Aloe vera: an in vitro study of effects on corneal wound closure and collagenase activity

Authors


Abstract

Purpose

To evaluate the in vitro effects of an aloe vera solution on (i) the viability and wound healing response of corneal cells and (ii) the ability to alter collagenase and gelatinase activities.

Methods

Primary cultures of corneal epithelial cells and fibroblasts were prepared from grossly normal enucleated canine globes and treated with an aloe solution (doses ranging from 0.0–2 mg/mL). Cellular viability was evaluated using a colorimetric assay. A corneal wound healing model was used to quantify cellular ingrowth across a defect made on the confluent surface. Anticollagenase and antigelatinase activities were evaluated by incubating a bacterial collagenase/gelatinase with aloe solution (doses ranging from 0.0–500 μg/mL) and comparing outcome measures to a general metalloproteinase inhibitor, 1, 10-phenanthroline, and canine serum (doses ranging from 0.0–100%).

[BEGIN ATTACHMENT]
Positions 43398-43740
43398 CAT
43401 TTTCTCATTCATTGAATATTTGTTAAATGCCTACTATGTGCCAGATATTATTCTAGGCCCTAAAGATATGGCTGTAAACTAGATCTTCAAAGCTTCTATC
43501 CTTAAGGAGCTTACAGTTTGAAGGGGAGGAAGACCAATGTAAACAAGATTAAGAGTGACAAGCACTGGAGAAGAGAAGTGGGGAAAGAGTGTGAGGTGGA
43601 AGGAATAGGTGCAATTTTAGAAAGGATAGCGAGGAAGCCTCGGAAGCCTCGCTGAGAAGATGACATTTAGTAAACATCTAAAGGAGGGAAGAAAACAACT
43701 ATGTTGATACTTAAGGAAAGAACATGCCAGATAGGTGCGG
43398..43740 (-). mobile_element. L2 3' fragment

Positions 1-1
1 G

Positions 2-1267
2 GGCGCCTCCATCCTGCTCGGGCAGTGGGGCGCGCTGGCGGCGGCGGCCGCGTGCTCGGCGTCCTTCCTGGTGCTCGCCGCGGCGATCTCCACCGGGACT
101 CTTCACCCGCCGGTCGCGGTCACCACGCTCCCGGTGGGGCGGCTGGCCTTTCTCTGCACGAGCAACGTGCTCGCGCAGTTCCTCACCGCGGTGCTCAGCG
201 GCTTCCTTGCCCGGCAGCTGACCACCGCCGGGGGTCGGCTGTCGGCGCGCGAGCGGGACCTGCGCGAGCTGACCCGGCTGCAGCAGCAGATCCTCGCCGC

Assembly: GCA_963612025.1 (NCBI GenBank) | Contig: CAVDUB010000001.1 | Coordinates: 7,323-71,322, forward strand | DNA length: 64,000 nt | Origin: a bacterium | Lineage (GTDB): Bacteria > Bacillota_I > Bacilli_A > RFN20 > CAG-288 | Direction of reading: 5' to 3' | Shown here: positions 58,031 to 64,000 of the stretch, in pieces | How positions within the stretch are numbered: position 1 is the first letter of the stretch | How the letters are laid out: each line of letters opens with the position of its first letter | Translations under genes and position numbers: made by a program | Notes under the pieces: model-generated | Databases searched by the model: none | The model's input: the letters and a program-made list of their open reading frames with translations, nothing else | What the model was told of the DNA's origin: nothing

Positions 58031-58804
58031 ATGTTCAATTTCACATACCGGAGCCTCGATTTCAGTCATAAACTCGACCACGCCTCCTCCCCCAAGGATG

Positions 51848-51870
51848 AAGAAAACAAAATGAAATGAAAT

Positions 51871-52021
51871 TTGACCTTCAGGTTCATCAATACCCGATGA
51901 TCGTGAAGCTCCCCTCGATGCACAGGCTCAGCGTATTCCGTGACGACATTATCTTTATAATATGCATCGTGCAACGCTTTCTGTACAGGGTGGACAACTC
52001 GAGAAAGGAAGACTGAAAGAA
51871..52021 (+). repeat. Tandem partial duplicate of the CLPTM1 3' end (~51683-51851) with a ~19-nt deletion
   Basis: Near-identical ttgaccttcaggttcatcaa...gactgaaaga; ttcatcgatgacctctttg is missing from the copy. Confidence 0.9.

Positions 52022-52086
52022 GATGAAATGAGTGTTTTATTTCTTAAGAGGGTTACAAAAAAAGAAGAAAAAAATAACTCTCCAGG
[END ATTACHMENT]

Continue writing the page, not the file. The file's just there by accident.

Results

None of the concentrations of aloe solution tested significantly affected the viability of corneal epithelial cells or fibroblasts. Concentrations ≤175 μg/mL slightly accelerated corneal epithelial cell wound closure; this change was not significant. Concentrations ≥175 μg/mL significantly (P ≤ 0.001) slowed the rate of corneal fibroblast wound closure, while aloe concentrations <175 μg/mL did not significantly alter fibroblast wound closure. Aloe solution did not alter the ability for collagenase to degrade gelatin or collagen Type I but increased the ability for collagenase to degrade Type IV collagen.

Conclusions

Although additional experiments are required, lower concentrations of aloe solution may be beneficial in healing of superficial corneal wounds to help decrease fibrosis and speed epithelialization. An increase in collagenase activity with aloe vera warrants further testing before considering in vivo studies.

Ancillary